I think I have mentioned before that for some reason, in our science curriculum, we do not teach ecosystems but go straight to talking about adaptations. That bothers me because I feel the need to explain to my students about the environment that they are in for these needed adaptations. So, I guess if that makes me a naughty-shut-the-door-and-sneak-in-the-not-on-the-curriculum-topic kind of teacher, then so be it. With that said, I want to show you just how I *very quickly* teach about ecosystems to my students before hurrying on to the stuff I’m *supposed* to teach.
Reading about Ecosystems
One of the first things I like to do – more like an introduction to hook them – is have an ecosystem scavenger hunt. I tape up articles I’ve written about the various ecosystems and biomes around the world in my classroom. I tape them all around the room so students can circulate and read them without too many students in one place. Then, I provide each student with a clipboard, a pencil, and a scavenger hunt set of questions. They have to circulate from “ecosystem” to “ecosystem” reading and hunting for the answer to the question. This is a great way to incorporate some reading while building a little background knowledge about the various types of ecosystems.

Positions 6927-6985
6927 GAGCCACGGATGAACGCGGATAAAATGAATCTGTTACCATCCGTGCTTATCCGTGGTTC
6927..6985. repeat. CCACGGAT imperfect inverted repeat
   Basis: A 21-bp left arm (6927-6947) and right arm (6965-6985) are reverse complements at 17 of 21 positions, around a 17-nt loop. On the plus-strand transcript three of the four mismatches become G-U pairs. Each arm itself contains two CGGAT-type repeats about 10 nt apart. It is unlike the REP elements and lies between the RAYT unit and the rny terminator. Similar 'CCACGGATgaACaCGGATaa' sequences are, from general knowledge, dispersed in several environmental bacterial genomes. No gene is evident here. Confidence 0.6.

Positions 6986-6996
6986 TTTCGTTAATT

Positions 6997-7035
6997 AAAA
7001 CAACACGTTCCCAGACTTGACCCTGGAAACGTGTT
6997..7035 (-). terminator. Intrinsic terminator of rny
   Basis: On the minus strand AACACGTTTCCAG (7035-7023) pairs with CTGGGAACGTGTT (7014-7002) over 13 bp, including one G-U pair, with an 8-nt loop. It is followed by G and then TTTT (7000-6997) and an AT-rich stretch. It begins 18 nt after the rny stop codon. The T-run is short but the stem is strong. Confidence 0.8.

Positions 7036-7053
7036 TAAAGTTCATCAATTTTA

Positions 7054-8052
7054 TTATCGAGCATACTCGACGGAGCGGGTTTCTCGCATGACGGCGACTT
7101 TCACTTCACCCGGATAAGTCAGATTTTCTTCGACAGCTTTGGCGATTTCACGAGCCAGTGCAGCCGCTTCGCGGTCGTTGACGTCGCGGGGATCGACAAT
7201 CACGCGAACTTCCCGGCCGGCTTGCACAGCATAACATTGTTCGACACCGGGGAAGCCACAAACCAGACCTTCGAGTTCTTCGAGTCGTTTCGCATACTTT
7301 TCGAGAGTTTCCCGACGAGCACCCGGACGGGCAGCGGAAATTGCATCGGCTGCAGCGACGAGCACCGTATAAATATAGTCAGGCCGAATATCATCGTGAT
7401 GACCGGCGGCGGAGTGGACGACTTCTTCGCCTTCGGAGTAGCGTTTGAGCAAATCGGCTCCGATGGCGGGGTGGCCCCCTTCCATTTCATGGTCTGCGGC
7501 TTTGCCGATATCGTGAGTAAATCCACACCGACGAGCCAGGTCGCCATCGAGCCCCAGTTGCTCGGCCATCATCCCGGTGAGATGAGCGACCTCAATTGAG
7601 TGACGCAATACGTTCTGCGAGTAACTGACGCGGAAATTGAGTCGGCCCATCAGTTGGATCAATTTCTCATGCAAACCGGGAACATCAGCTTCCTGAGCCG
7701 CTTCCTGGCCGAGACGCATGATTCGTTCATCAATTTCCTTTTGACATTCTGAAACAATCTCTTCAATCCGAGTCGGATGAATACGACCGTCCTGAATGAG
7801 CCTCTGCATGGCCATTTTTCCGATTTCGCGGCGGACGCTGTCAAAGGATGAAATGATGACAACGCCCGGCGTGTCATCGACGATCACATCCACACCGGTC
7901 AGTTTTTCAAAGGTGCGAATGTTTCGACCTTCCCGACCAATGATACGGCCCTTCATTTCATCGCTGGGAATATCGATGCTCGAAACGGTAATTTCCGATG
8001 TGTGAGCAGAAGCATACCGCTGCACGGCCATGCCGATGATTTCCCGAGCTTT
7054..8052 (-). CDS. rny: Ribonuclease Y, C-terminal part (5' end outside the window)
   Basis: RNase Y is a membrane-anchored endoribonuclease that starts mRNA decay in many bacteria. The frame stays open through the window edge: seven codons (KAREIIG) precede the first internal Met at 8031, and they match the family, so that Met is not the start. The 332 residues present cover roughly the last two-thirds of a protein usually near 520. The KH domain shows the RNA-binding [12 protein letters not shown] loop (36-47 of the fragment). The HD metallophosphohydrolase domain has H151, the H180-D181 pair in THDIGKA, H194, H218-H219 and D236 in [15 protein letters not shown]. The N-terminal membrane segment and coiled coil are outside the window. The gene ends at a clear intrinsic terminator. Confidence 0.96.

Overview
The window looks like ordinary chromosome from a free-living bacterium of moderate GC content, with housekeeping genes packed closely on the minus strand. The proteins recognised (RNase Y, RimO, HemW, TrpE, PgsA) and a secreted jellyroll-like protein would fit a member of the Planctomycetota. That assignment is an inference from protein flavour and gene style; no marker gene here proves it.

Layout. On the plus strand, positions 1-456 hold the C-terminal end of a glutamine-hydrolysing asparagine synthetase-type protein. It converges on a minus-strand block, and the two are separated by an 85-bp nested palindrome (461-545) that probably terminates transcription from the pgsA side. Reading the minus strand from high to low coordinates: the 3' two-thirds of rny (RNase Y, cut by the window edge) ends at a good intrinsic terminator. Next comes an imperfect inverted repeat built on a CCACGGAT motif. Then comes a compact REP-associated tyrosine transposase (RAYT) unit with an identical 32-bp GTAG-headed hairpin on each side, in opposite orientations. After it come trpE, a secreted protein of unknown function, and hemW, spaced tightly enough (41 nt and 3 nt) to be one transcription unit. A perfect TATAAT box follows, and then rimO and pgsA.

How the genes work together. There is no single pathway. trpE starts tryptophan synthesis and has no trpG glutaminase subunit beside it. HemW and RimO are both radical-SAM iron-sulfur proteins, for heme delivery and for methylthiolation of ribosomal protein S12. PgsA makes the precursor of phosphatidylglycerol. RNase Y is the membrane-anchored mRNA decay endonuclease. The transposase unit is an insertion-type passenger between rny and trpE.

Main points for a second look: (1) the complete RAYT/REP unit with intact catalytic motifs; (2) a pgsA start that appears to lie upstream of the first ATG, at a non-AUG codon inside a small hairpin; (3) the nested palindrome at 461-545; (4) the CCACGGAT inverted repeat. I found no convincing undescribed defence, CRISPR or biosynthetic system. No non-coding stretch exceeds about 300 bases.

We then talk about the answers. Sometimes, if I have some early finishers, I’ll even have them compare and contrast some of the different ecosystems, such as the freshwater ecosystems to the marine (ocean) ecosystem.
After talking about ecosystems and the important factors that make up one (abiotic factors, producers, composers, and decomposers), along with their interactions together, we then move into discussing the characteristics of each ecosystem, and the animals and plants that live in it. Together, we read articles about each type of ecosystem and its specifics. Then, working in partners, students complete the sheets provided to them where they have to list the specific characteristics of that ecosystem, the animals, and the plants.
Students then color the regional map and label where each ecosystem is approximately located in the world.
Finally, we put them all together and create an accordion booklet to reference later.
Once students have explored the various ecosystems these two ways (through the process of reading!), we are then ready to move on to our adaptations unit! By sneaking in this quick lesson (or two!) on ecosystems, students can understand why polar bears in the Arctic need to adapt and have blubber (and so on!). It just makes teaching science so much easier when there aren’t gaps in the curriculum, you know? 🙂
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